Singapore-based health technology startup Mesh Bio and UK-based drug discovery company Multiomic Health have begun collaborating to create a huge multi-Omix dataset that will provide insights into metabolic syndrome-related conditions among Asians.
What is it about
According to a press release, Mesh Bio will tap into the network of healthcare providers to recruit participants for their study, especially patients with chronic metabolic disease and increased risk of complications such as chronic kidney disease.
On its part, Multiomic Anonymous will generate genomic, proteomic, metabolic and other omix data from body fluid samples. These omics data will be combined with anonymous data from clinical and diagnostic tests to create a rich multi-omics dataset and to achieve AI-based computational biology models.
The companies will conduct joint projects with other biopharmaceutical and medical technology companies to increase patient stratification for R&D programs at the clinical level.
Why it matters
The large multi-omix datasets they are creating will enable companies to advance their respective R&D programs to develop precise therapeutic and diagnostic products for patients with metabolic syndrome-related conditions.
“Longitudinal multi-omix data combined with in-depth clinical phenotyping are essential for the development of transformative therapeutics and diagnostics in chronic multi-factorial disease,” said Angeli Moller, co-founder of Global Advocacy Group Alliance.
Moller added that the study would help create “specific new and much-needed insights for the Asian population” that have been presented in historical studies of metabolic diseases.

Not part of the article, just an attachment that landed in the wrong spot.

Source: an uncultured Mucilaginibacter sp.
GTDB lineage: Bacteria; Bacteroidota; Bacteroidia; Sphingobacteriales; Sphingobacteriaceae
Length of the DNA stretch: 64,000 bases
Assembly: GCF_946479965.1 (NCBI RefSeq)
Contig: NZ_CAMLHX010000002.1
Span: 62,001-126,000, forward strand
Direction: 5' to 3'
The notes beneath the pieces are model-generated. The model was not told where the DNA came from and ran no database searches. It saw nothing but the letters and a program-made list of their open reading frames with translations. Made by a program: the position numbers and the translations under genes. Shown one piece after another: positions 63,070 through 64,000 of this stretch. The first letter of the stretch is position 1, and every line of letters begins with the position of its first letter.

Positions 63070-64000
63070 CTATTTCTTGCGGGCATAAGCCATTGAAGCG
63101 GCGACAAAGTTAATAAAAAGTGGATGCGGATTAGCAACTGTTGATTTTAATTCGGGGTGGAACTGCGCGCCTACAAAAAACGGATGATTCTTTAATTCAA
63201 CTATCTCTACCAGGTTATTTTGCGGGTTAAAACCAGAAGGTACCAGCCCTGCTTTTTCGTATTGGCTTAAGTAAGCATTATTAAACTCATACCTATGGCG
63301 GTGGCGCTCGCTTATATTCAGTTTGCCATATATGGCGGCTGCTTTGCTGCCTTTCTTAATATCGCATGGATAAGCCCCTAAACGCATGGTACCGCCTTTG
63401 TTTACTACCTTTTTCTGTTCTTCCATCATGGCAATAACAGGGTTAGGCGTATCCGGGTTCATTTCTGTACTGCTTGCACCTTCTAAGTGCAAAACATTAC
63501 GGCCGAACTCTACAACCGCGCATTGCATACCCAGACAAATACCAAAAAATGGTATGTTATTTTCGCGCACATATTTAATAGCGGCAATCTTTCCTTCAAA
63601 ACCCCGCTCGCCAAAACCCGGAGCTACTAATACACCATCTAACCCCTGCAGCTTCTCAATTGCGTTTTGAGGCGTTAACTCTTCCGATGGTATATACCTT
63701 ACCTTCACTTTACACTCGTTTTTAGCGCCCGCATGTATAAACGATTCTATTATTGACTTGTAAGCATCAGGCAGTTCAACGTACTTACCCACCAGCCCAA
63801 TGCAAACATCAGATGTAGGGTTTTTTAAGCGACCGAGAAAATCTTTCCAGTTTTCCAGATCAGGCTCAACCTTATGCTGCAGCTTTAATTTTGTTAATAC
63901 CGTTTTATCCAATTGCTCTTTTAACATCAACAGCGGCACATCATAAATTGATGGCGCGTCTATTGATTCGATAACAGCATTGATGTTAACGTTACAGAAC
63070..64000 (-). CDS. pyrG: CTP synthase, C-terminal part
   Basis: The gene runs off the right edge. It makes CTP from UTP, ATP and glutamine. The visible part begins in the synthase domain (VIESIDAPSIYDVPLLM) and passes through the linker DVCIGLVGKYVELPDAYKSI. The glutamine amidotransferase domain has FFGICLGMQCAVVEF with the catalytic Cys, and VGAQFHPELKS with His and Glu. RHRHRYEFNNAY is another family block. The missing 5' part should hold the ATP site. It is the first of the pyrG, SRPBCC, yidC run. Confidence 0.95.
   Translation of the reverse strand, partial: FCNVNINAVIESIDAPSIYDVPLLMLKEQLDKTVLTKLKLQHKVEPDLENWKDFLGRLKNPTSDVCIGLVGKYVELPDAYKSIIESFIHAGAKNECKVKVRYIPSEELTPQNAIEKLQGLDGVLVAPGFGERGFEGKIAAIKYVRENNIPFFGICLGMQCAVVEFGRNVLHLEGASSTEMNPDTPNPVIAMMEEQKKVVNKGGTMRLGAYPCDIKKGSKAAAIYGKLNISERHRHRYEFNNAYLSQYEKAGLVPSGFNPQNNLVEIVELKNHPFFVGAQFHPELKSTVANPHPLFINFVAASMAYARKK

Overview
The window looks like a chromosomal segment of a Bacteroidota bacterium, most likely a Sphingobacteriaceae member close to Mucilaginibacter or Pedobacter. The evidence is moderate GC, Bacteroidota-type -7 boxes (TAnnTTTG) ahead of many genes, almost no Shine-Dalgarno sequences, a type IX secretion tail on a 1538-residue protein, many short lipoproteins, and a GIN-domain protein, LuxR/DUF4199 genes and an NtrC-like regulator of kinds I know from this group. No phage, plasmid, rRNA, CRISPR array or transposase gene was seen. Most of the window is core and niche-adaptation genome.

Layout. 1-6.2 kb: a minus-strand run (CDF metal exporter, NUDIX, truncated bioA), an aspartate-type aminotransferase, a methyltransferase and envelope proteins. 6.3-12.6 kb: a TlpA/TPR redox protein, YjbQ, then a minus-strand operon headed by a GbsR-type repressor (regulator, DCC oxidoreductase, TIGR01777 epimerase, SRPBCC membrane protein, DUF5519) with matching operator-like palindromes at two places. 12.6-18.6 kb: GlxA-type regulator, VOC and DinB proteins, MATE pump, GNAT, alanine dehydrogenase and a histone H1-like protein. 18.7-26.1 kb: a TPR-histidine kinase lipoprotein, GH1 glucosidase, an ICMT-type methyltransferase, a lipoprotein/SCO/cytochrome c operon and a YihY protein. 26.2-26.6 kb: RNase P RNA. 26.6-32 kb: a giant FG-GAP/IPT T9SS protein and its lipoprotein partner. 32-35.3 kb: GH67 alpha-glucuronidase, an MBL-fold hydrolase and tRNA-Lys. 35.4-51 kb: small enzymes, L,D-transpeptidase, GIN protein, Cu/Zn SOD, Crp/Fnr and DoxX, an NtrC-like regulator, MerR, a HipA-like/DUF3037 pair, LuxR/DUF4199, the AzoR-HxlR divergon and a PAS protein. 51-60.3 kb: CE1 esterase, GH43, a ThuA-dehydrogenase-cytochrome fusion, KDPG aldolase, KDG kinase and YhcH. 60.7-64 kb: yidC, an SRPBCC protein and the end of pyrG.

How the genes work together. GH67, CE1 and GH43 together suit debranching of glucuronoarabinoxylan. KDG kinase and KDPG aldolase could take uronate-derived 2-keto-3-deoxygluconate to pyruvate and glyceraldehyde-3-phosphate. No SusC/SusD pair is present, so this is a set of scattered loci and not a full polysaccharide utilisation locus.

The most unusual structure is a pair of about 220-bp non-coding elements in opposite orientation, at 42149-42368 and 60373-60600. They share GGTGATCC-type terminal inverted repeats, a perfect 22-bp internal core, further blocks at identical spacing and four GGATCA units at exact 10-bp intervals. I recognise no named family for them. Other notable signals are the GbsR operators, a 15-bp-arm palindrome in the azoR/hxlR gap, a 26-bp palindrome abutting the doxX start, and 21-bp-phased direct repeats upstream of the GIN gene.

Prior to the epidemic, metabolic diseases, including type 2 diabetes mellitus and chronic kidney disease, accounted for half of the world’s deaths, and multiomic estimates put global healthcare spending at about $ 2 trillion.
During an epidemic, patients with metabolic syndrome constitute a “significant” portion of COVID-19-related hospitalization and death, according to a study published in the medical journal Diabetes Care. Recent studies have further indicated that COVID-19 survivors have an increased risk of developing type 2 diabetes and chronic kidney disease.
Singapore-based intestinal microbiome company AMILI is another organization that aims to fill the gap in intestinal health research representing the Asian population. The company is building a large, multi-ethnic collection of microbiome data and samples from Asia that will help academic institutions and biotech organizations identify new biomarkers for making intestinal health products. Earlier this month, AMILI raised $ 10.5 million in Series A funds that will support its further expansion across Asia.
In other news, metabolic health-centric fitness apps HealthifyMe has recently come up with a new offer that combines health tracking and smart diagnostics. HealthifyPro is a fitness plan that comes with a biosensor system that includes an uninterrupted glucose monitor; An attached smart scale metabolic panel; And support from in-house fitness coach and AI assistant, Rhea.